Molecular formula: C17H25N3O5S


It is another approved carbapenem with completely different properties than imipenem and meropenem. It was first approved in 2001 and still, it remains as the least prescribed carbapenem. It is generally used in treating Gastrointestinal infections, lung (pleural) infections, female reproductive tract infections, and UTIs. Although it shows higher activity against Gram-negative bacteria than imipenem, it is not effective against Pseudomonas spp., Acinetobacter spp., and Enterococcus spp.

Molecular formula: C22H25N3O7S


It is a newer carbapenem antibiotic that was approved only in 2007 and still, and it is under study and its availability is limited in comparison to other above-mentioned carbapenems. It is generally used against infections of Pseudomonas spp., severe bacterial gastrointestinal infections, nosocomial pneumonia, pyelonephritis, and complicated UTIs. It has higher activity against both Gram-positive and Gram-negative bacteria than imipenem and meropenem.

Molecular formula: C15H24N4O6S2

Other carbapenems that are under several stages of study and trials are:

  1. Tebipenem: It is the first oral carbapenem. It is currently approved in 2009 and is available only in Japan. Recently in July 2022, FDA approved its use for review under the phase III clinical trial stage in the USA in case of complicated UTIs.
  2. Biapenem
  3. Tomopenem
  4. Panipenem 
  5. Sanfetrinem and other trinem carbapenems
  6. Anti-MRSA Carbapenems (15i and CP5484)

Carbapenem Administrative Route and Recommended Dosage

Carbapenem AntibioticsAdministrative RouteDosage (for adult)
ImipenemIntravenous route (IV route)
(20 to 60 minutes IV infusion)
250 to 1000 mg
(based on patients age, weight, and renal condition)
MeropenemIntravenous route (IV route)
(15 to 30 minutes IV infusion)
50 to 2000 mg per 8 hours
(based on patients age, weight, site of infection, and renal condition)
Ertapenem Intramuscular (IM) or Intravenous route (IV route)Up to 1000 mg per day/once daily for an adult15 mg/kg or a maximum of up to 1000 mg for pediatric
(based on age, site of infection, and renal and hepatic condition) 
Doripenem Intravenous route (IV route)
(60 minutes IV infusion)
250 to 500 mg every 8 hours max up to 14 days
(based on patients age, weight, site of infection, and renal condition)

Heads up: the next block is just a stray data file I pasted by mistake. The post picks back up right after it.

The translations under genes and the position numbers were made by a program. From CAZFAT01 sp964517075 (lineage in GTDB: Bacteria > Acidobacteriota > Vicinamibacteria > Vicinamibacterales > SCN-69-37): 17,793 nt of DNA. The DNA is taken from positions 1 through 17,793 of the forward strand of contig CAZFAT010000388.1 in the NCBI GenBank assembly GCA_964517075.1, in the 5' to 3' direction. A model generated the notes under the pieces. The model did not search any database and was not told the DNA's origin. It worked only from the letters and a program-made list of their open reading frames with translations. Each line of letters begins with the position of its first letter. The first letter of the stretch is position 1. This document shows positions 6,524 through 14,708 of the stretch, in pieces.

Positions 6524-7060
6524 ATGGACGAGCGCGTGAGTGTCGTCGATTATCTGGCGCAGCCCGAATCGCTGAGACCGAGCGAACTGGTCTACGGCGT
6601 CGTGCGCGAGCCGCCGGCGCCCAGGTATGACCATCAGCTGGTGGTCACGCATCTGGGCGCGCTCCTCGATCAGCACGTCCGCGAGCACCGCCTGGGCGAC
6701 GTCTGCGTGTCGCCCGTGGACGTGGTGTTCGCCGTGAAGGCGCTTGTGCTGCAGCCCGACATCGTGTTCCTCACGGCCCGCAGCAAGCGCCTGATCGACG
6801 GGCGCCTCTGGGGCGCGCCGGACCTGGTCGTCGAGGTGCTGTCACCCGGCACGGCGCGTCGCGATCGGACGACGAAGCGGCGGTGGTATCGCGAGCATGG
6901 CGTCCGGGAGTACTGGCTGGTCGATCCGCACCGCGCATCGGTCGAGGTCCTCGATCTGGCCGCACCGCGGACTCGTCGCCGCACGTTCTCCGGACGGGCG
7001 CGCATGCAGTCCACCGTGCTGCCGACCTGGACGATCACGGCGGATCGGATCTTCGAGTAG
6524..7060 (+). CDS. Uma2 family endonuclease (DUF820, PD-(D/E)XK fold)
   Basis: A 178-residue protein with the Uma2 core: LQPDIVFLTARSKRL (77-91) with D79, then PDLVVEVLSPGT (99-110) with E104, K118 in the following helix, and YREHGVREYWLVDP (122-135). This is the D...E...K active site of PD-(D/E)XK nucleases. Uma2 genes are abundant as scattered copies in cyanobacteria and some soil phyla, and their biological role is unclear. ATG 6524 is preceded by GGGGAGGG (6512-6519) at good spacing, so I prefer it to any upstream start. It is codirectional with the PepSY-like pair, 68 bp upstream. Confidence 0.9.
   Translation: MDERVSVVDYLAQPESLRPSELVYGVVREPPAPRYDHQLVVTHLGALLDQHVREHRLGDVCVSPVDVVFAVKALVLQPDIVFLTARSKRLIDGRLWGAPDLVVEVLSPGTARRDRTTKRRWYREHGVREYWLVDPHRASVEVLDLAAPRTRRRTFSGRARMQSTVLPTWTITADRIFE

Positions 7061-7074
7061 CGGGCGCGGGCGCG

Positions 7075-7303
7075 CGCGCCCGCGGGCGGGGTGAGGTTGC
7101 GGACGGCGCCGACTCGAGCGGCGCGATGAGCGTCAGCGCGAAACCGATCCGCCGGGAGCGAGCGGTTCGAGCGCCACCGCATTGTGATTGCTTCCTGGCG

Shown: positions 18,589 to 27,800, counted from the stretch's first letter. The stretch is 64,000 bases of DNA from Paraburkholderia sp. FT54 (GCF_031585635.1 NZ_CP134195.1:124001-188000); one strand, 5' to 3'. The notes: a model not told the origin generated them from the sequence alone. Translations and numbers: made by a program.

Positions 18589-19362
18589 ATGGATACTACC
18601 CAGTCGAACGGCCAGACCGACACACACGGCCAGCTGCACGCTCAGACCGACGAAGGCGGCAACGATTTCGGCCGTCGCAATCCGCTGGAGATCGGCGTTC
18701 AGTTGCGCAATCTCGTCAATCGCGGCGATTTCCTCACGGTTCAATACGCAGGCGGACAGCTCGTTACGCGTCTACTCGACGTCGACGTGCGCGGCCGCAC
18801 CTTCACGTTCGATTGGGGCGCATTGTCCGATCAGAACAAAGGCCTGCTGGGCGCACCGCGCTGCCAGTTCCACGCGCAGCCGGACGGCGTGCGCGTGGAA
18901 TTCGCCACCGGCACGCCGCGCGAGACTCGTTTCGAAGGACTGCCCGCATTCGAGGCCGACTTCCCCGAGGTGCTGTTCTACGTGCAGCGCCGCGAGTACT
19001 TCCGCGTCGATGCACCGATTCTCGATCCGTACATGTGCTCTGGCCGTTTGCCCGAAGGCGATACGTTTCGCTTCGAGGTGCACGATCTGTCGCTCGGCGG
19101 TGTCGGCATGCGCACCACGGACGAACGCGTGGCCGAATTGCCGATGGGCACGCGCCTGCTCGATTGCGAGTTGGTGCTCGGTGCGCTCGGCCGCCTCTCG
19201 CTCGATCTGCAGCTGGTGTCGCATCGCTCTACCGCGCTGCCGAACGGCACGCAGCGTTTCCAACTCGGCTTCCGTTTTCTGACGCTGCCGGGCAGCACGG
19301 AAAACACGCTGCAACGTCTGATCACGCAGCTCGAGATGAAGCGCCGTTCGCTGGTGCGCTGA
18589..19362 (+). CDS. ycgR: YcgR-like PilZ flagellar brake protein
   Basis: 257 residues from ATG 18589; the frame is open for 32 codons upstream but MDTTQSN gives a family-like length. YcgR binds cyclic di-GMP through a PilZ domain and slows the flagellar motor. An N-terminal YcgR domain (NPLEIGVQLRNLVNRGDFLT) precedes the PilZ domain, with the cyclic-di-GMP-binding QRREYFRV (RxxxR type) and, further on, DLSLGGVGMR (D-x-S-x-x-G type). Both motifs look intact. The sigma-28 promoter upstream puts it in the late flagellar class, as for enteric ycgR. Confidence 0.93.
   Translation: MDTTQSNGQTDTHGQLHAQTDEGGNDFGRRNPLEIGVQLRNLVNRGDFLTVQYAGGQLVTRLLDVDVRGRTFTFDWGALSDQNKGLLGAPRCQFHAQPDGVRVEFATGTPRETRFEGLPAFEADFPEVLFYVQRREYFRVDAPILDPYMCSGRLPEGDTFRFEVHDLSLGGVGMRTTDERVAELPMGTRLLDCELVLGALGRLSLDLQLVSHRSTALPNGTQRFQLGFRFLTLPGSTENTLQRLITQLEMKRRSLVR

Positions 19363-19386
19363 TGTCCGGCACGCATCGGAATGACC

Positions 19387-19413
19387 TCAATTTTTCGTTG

Applications of Carbapenems 

Carbapenems have a broad spectrum of activity and are used to treat severe infections, mostly those caused by multi-drug resistant species (MDR Enterobacteriaceae, A. baumannii, Pseudomonas spp., Streptococcus spp., Mycobacterium tuberculosis complex, Haemophilus influenzae, MRSA, Salmonella serovars, etc.). It is mainly used in the following clinical conditions:

  • Complicated Urinary Tract Infections (cUTIs)
  • Intra-abdominal Infections 
  • Pneumonia and Pleural Infections and Severe lower Respiratory Tract Infections (RTIs)
  • Endocarditis and bloodstream infections (septicemia and bacteremia) 
  • Skin and soft tissue infections 
  • Meningitis
  • Bone and joint infections
  • As it is the last line of antibiotics, it is recommended to administer only when other antibiotics fail to show any activity.  

Risks and Limitations with Carbapenem Administration

  • Patients with an allergic reaction to β– lactams and patients taking valproic acid for seizure must not use carbapenems
  • Patients with neural and hepatic disorders must be reported and dosage must be considered accordingly
  • Might show adverse side effects like: hypersensitivity, seizures, diarrhea, low platelet count, anemia, leukopenia, brain damage and dysfunction, liver and renal toxicity, pustules and epidermal necrolysis, increase in heart rate and blood pressure.
    Some common side effects include: gastrointestinal disorder, headache, pain in the site of administration, rashes and itchiness, insomnia, altered blood pressure, fever, swelling, shortness of breath.
  • Imipenem must be administered along with cilastatin and panipenem along with betamipron 
  • Carbapenemases and Metallo-beta-lactamases can hydrolyze them reducing their potency
  • Expensive and difficult to find in comparison to other beta-lactam antibiotics
  • Available only in form of IV and IM, hence difficult to self-administer and use outside hospital settings.


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About Author

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Prashant Dahal

Prashant Dahal completed his bachelor’s degree (B.Sc.) Microbiology from Sunsari Technical College, affiliated with Tribhuvan University. He is interested in topics related to Antimicrobial resistance, the mechanism of resistance development, Infectious diseases (Pneumonia, tuberculosis, HIV, malaria, dengue), Host-pathogen interaction, Actinomycetes, fungal metabolites, and phytochemicals as novel sources of antimicrobials and Vaccines.